He’s a pilot, diver, actor, and technology expert. Renaissance man and new Historical Society board member, Robert Hennigar, grew up in pristine central Maine. In fact, he remained in the state until his graduation from the University of Maine with a degree in electrical engineering. It’s where he met his wife, Tosha, also an electrical engineer.
After graduation, Bob worked for Champion International and later studied at Xavier University receiving a Masters in Business Administration. In 1998, he joined Rayonier and was initially located in Jesup, Georgia, which he assesses as a quaint…town. Two years later, Rayonier relocated Bob to Jacksonville; he continues to work at the company’s Riverplace Tower headquarters on the Southbank where he is a “solutions architect solving business problems” with technology.
Bob has spent hundreds of hours since last November as a JHS volunteer extraordinaire, not only in his role as a director, but also in hands-on efforts. He’s located computers and a server to add to the JHS archives; and he’s upgraded all of the society’s computer programs. With these technological changes, JHS now safeguards a precious collection of more than 10,000 scanned documents and photographs all “backed-up” on-site and off-site. He’s expanded the electronic storage space to allow continued back-up for these rare pieces of city history. Simply stated, he’s the ultimate tech.
He also chairs the society’s Merrill House Committee and volunteers as a docent at the society’s Merrill House, along with his daughter Alyssa, a high school senior. In recent months, Bob underwrote repairs on the house’s concert roller organ and reached out to descendants of the Leach family; the Leach family occupied the house for 40 years, and some of the family had never seen the home until Bob invited them for a tour. He even participated with Gary Sass in city walking tours where he promoted membership in the Historical Society.
“Bob is a dream board member and volunteer. Whatever project he takes on, he handles every aspect of the project to perfection. He’s spent many nights, weekends and late afternoons upgrading our computer systems and offering tours. He’s provided organization-altering work,” said Executive Director Emily Lisska. “And Bob’s so diverse. When he took on a last minute role representing the society at Avonlea Antiques, rave reviews followed.”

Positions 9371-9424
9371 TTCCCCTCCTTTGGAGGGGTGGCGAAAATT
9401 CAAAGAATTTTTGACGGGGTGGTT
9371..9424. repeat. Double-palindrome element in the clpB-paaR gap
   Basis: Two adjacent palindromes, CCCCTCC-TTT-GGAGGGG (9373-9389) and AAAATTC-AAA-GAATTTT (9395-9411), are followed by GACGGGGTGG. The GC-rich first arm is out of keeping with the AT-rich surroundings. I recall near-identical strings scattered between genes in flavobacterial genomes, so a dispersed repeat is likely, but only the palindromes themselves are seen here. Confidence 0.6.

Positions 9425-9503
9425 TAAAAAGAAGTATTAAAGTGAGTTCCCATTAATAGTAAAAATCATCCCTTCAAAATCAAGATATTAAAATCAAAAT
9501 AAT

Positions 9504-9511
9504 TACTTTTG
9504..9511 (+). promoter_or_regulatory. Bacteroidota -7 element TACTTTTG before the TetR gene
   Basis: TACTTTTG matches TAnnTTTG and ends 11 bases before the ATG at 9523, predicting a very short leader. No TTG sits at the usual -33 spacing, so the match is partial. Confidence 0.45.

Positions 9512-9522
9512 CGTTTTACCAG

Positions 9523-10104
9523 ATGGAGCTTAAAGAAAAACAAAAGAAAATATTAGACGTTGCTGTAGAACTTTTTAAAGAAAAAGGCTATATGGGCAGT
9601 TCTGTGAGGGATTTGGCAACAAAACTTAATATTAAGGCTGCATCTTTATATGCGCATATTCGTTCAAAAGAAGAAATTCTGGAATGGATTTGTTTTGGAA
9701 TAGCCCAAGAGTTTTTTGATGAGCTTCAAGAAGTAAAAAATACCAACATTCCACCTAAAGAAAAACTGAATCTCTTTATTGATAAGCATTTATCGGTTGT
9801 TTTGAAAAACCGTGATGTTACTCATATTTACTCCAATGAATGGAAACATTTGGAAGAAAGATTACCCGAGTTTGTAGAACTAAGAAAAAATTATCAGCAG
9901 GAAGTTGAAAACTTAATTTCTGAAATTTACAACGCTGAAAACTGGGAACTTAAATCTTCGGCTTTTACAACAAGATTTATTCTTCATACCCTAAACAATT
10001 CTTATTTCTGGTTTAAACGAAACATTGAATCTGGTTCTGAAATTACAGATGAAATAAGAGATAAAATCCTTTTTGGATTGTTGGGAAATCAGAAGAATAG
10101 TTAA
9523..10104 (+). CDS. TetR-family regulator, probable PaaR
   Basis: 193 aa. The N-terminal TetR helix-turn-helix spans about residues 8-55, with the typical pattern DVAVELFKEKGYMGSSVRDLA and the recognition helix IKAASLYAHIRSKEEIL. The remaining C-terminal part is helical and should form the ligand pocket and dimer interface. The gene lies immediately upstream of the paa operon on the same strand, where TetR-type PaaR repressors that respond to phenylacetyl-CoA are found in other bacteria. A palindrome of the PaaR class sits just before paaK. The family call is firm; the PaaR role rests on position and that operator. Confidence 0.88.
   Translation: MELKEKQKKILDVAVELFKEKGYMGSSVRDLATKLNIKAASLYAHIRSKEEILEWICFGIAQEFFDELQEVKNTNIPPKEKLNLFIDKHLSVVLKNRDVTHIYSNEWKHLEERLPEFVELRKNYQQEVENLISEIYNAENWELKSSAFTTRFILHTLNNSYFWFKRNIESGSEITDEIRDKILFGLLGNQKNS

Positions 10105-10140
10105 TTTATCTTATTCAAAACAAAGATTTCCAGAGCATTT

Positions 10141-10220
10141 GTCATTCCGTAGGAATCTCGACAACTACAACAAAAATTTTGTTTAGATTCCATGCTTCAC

While Bob was a prime mover for a grant to document objects in the archives, he’s also stepped up as a major underwriter for the December Gingerbread Extravaganza; he and his daughter also plan to build a gingerbread house for the society’s only dedicated annual fundraiser which places him in the ranks of a truly dedicated supporter.
His pursuits are diverse and were revealed with reluctance. He’s a pilot and has flown gliders; he’s enjoyed mountain piloting in Alaska and admits, it’s not always to the delight of his family. He studied acting recently at a community theater; he cans his own vegetables, and has even kayaked in Prince William Sound near the remarkable (and dangerous) calving glaciers. More recently, he was “dropped-in” to the wiles of the Allagash River for a canoe trip. He’s also participated in scuba dives on wrecks off the Florida Keys.
When Bob’s son, Kurt, turned 16, they hiked the sometimes notorious and often celebrated 140 mile Himalayas Circuit Trek. It’s a trip on foot that begins in tropics and moves to the world’s deepest gorge and later reaches a mountain pass of more than 18,000 feet.
When asked what brought him to the somewhat sedate Jacksonville Historical Society, he said he wanted to get involved in the community and “know more about my city.” “In a world with groups destroying history, I saw a group here trying to save and preserve history and I felt compelled to do something to help. I walked in the door and everyone was so friendly and welcoming, I knew I wanted to be involved.”
And we’re so glad he is.